Russian water bottler set for growth

Related tags Mineral water Bottled water

Narzan, one of Russia's best-known mineral water companies, has
received a loan for $12.25 million from the European Bank for
Reconstruction and Development as part of a combined equity
investment scheme.

Nazran will use the financing package to expand its bottling capacity, develop new products and provide it with working capital.

The Narzan spring at Kislovodsk, in Russia's southern Stavropol region, was documented for the first time in the early 18th century and its mineral water has been bottled since 1894. A household name during the Soviet era, Narzan is today widely available in retail outlets throughout the country and is a leader in the sparkling mineral water sector.

"Narzan is a traditional Russian mineral water, which we believe has good potential to capture a growing share of the booming Russian beverage market,"​ said Hans Christian Jacobsen, Director of the EBRD Agribusiness Team.

The company is also a high-profile business in the Northern Caucasus', a region which has so far seen only limited foreign and domestic investment, and Jacobsen feels that this project will send an important signal to those thinking of doing business in the area.

Narzan is now entering a new phase of its development, said Viacheslav Sinadski, Managing Director and member of the Company's Board. The managers and owners of Narzan believe that the EBRD financing will help form the basis of the company's long-term expansion and growth.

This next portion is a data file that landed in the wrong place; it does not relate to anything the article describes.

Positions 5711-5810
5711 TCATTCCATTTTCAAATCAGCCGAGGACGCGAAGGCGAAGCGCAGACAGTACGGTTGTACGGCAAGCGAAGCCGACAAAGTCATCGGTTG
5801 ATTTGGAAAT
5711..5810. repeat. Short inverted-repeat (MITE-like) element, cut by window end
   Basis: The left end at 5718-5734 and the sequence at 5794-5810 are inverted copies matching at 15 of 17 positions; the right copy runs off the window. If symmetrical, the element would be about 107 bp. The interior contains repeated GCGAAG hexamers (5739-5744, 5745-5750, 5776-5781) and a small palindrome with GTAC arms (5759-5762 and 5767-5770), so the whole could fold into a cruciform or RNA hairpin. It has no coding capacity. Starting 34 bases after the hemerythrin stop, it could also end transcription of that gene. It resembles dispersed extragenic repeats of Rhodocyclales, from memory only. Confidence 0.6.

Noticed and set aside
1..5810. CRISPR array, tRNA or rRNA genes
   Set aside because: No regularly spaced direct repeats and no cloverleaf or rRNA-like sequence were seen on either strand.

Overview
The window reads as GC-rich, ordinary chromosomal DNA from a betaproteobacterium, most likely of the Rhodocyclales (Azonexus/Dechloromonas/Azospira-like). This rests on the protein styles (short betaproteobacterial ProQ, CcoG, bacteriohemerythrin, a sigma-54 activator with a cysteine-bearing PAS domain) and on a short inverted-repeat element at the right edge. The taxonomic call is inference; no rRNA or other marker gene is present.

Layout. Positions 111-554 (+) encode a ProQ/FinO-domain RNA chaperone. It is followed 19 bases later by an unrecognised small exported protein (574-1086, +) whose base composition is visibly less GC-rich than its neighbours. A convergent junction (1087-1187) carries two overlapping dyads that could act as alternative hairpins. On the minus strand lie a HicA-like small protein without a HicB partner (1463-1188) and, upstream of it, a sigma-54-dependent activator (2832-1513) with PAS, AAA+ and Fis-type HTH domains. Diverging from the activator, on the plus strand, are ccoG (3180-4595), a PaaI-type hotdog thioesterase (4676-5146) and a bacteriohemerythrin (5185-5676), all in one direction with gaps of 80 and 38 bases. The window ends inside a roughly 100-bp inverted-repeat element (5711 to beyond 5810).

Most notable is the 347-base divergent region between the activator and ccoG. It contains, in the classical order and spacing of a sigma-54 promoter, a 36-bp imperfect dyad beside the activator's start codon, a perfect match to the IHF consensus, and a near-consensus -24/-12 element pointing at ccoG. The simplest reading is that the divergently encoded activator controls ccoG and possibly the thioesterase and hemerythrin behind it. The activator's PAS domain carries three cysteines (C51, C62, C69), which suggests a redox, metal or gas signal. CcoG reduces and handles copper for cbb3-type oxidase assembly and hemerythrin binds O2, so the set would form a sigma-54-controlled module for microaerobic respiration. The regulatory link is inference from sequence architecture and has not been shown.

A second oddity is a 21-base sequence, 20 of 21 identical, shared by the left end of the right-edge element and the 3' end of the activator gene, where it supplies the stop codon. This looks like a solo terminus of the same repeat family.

Currently the Russian market for mineral water is rapidly developing, with consumption being matched by a plethora of new players on the market. Only last year, leading dairy player Wimm-Bill-Dann announced that it was about to move into the mineral water market, when it launched its Sanctuary Valdai brand and bought up the acquisition of the Healing Springs company.

Also last year, Russia's largest beer brewer, Baltika, began production of bottled water at its breweries in Tula and Khabarovsk. At the time the company said it was aiming to push the water in the main metropolitan areas of St. Petersburg and Moscow.

The bottled water market clearly has significant potential in Russia, where the quality of tap water is often poor, but the problem has always been distributing brands throughout such a large country.

However, the emergence of a number of truly national players in the food and drink sector is making nationwide distribution much easier, providing the opportunity, not only to extend sales of what were once simply brands, but to create new brands which can be rolled out across the country from the outset.

With Russian incomes increasing, and consumer aspirations growing, the potential for bottled water sales growth is substantial, and this is becoming evident by increased investment by producers in the segment.

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